Create a certificate for package signing

This article explains how to create and export a certificate for app package signing using PowerShell tools. It's recommended that you use Visual Studio for Packaging UWP apps, but you can still package a Store ready app manually if you did not use Visual Studio to develop your app.

Important

If you used Visual Studio to develop your app, it's recommended that you use the Visual Studio wizard to import a certificate and sign your app package. For more information, see Package a UWP app with Visual Studio.

Prerequisites

  • A packaged or unpackaged app
    An app containing an AppxManifest.xml file. You will need to reference the manifest file while creating the certificate that will be used to sign the final app package. For details on how to manually package an app, see Create an app package with the MakeAppx.exe tool.

  • Public Key Infrastructure (PKI) Cmdlets
    You need PKI cmdlets to create and export your signing certificate. For more information, see Public Key Infrastructure Cmdlets.

Create a self signed certificate

A self signed certificate is useful for testing your app before you're ready to publish it to the store. Follow the steps outlined in this section to create a self signed certificate.

Determine the subject of your packaged app

To use a certificate to sign your app package, the "Subject" in the certificate must match the "Publisher" section in your app's manifest.

For example, the "Identity" section in your app's AppxManifest.xml file should look something like this:

  <Identity Name="Contoso.AssetTracker" 
    Version="1.0.0.0"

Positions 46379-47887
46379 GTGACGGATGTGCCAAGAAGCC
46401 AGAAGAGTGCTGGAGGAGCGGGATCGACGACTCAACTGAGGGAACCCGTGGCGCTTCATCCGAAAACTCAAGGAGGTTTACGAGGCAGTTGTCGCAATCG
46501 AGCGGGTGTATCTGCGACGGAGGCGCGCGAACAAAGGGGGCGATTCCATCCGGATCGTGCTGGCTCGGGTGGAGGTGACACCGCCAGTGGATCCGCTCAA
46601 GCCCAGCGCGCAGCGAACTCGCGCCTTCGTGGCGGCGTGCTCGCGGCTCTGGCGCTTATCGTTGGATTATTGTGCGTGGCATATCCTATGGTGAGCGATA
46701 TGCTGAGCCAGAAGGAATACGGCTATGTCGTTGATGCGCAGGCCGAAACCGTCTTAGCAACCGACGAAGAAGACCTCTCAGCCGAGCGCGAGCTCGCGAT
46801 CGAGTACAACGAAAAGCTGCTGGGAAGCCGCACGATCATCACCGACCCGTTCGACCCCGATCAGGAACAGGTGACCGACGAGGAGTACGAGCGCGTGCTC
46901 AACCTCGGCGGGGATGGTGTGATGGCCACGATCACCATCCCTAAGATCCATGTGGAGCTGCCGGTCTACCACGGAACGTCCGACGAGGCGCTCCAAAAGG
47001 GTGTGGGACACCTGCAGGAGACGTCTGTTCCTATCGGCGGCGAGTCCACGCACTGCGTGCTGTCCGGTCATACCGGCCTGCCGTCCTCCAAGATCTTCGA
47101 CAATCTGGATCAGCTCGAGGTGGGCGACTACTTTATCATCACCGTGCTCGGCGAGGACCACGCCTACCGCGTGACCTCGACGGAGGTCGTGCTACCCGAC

Publisher="CN=Contoso Software, O=Contoso Corporation, C=US"/>

The "Publisher", in this case, is "CN=Contoso Software, O=Contoso Corporation, C=US" which needs to be used for creating your certificate.

Use New-SelfSignedCertificate to create a certificate

Use the New-SelfSignedCertificate PowerShell cmdlet to create a self signed certificate. New-SelfSignedCertificate has several parameters for customization, but for the purpose of this article, we'll focus on creating a simple certificate that will work with SignTool. For more examples and uses of this cmdlet, see New-SelfSignedCertificate.

Based on the AppxManifest.xml file from the previous example, you should use the following syntax to create a certificate. In an elevated PowerShell prompt:

New-SelfSignedCertificate -Type Custom -Subject "CN=Contoso Software, O=Contoso Corporation, C=US" -KeyUsage DigitalSignature -FriendlyName <Your Friendly Name> -CertStoreLocation "Cert:\LocalMachine\My"

After running this command, the certificate will be added to the local certificate store, as specified in the "-CertStoreLocation" parameter. The result of the command will also produce the certificate's thumbprint.

Note
You can view your certificate in a PowerShell window by using the following commands:

Set-Location Cert:\LocalMachine\My
Get-ChildItem | Format-Table Subject, FriendlyName, Thumbprint

This will display all of the certificates in your local store.

Export a certificate

To export the certificate in the local store to a Personal Information Exchange (PFX) file, use the Export-PfxCertificate cmdlet.

When using Export-PfxCertificate, you must either create and use a password or use the "-ProtectTo" parameter to specify which users or groups can access the file without a password. Note that an error will be displayed if you don't use either the "-Password" or "-ProtectTo" parameter.

  • Password usage
$pwd = ConvertTo-SecureString -String <Your Password> -Force -AsPlainText 
Export-PfxCertificate -cert "Cert:\LocalMachine\My\<Certificate Thumbprint>" -FilePath <FilePath>.pfx -Password $pwd
  • ProtectTo usage
Export-PfxCertificate -cert Cert:\LocalMachine\My\<Certificate Thumbprint> -FilePath <FilePath>.pfx -ProtectTo <Username or group name>

After you create and export your certificate, you're ready to sign your app package with SignTool. For the next step in the manual packaging process, see Sign an app package using SignTool.

Security Considerations

By adding a certificate to local machine certificate stores, you affect the certificate trust of all users on the computer. It is recommended that you remove those certificates when they are no longer necessary to prevent them from being used to compromise system trust.